The Bureau of Land Management may allow oil and gas development in Wyoming's Jack Morrow Hills, although the agency would try to monitor and control the work so it doesn't badly hurt important natural habitat, according to a draft plan released Tuesday. "We're going to have oil and gas development out there -- at a controlled pace," said Andy Tenney, a program coordinator for the bureau's Cheyenne office.
NEWS
May 25, 1989
Declaring that federal policies are wasting far more energy than could ever be pumped from oil and gas fields off the California coast, a parade of witnesses Wednesday urged a task force appointed by President Bush to push for a national energy policy that stresses conservation and development of alternative energy sources. The strongly worded pleas, combined with opposition to offshore oil and gas drilling by most of the state's ranking constitutional officers, came as the President's Outer Continental Shelf Leasing and Development Task Force pressed its review of controversial plans to open up millions of acres of offshore tracts to oil and gas development.
BUSINESS
May 2, 1989 | From United Press International
The White House has agreed to ban offshore oil and gas drilling in the entire 397-square-mile area to be designated as Cordell Bank National Marine Sanctuary off Northern California, Rep. Barbara Boxer (D-Greenbrae) said today. About one-third of the future sanctuary overlaps a vast tract of the sea floor that the federal government has previously approved for offshore oil and gas development under its so-called lease sale program. Lease sale No. 119, which includes Cordell Bank, is scheduled to be auctioned off to the oil industry late next year.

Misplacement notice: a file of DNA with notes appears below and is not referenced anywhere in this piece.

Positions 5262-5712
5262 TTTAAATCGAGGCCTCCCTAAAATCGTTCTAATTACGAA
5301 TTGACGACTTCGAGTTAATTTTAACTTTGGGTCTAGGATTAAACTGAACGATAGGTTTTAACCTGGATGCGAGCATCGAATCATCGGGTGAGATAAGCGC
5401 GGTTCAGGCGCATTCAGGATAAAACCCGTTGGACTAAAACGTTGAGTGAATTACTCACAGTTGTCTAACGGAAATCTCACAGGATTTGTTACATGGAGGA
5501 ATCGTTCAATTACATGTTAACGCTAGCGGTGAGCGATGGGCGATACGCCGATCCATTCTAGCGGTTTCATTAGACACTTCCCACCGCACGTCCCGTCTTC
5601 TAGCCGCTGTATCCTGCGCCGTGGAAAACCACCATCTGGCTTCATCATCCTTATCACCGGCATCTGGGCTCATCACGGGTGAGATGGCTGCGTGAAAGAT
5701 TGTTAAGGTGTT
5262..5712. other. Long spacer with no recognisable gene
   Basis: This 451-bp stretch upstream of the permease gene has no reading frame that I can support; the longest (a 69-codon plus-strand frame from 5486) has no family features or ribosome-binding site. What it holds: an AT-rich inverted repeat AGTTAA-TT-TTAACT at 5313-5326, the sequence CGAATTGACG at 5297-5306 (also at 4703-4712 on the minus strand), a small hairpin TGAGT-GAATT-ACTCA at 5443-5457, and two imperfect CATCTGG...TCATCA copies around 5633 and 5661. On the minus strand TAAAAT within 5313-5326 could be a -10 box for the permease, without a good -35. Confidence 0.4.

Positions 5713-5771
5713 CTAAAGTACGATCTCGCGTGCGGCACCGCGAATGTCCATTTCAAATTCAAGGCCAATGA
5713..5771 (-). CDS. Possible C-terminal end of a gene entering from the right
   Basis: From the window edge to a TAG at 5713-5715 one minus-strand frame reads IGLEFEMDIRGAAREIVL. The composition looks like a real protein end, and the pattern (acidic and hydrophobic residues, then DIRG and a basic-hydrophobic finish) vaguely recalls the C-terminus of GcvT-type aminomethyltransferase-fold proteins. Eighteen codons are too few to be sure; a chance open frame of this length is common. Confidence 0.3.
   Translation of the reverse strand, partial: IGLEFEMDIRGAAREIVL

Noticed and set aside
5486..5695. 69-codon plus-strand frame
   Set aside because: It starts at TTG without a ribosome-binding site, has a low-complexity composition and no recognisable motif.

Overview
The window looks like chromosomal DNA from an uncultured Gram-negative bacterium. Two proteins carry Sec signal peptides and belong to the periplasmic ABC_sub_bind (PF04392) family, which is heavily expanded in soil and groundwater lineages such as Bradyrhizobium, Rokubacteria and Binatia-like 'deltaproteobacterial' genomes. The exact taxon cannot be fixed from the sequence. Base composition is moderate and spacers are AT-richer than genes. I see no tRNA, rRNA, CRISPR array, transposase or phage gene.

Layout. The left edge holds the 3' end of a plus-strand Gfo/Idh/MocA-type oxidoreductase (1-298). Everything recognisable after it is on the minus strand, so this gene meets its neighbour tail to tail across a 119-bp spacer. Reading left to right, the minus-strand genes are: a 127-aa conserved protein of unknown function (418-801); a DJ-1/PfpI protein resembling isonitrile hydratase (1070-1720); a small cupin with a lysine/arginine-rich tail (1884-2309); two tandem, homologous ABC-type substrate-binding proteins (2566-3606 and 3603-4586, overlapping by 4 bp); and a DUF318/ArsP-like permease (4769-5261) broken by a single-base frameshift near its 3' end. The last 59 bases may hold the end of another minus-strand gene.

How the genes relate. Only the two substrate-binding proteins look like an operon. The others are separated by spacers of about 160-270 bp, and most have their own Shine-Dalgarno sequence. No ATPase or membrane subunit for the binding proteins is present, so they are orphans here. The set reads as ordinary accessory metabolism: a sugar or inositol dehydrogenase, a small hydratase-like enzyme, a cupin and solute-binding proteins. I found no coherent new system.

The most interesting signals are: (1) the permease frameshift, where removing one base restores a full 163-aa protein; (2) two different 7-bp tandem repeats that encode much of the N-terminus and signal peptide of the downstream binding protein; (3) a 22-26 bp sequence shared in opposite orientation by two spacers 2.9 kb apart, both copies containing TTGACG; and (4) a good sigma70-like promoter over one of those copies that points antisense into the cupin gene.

NEWS
January 24, 2012 | By Neela Banerjee
In his State of the Union speech, President Obama made no mention of his controversial decision to reject the Keystone XL oil pipeline, but shifted his focus to shale gas development, another contentious topic where the promise of badly needed near-term jobs clashes with widespread fears of environmental damage. "We have a supply of natural gas that can last America nearly 100 years, and my administration will take every possible action to safely develop this energy," he said. "Experts believe this will support more than 600,000 jobs by the end of the decade.
NATIONAL
March 31, 2010 | By Jim Tankersley
President Obama will announce new plans to drill for oil and natural gas off America's coasts Wednesday but will rule out drilling off California, Oregon and Washington state through 2017, administration officials say. Obama's plans will include opening new areas of coastal Virginia and other parts of the mid-Atlantic region, Alaska and the eastern Gulf of Mexico for drilling. But officials say the president will block drilling in Alaska's Bristol Bay, where the George W. Bush administration's drilling plans in 2007 angered environmentalists.
NATIONAL
February 19, 2010 | By Kim Murphy
A 10-year moratorium on offshore oil and gas development along the Oregon coast won final passage in the Legislature on Thursday, though lawmakers stopped short of adopting a permanent ban. The bill extends a previous moratorium that had expired Jan. 2 for the three-mile-wide stretch of state coastal waters. There are few known oil resources offshore and no big push for exploration, but environmental, fishing and tourism groups pressed to extend the ban, fearful that the federal government could move to open waters farther offshore to drilling.
NATIONAL
October 23, 2009 | Kim Murphy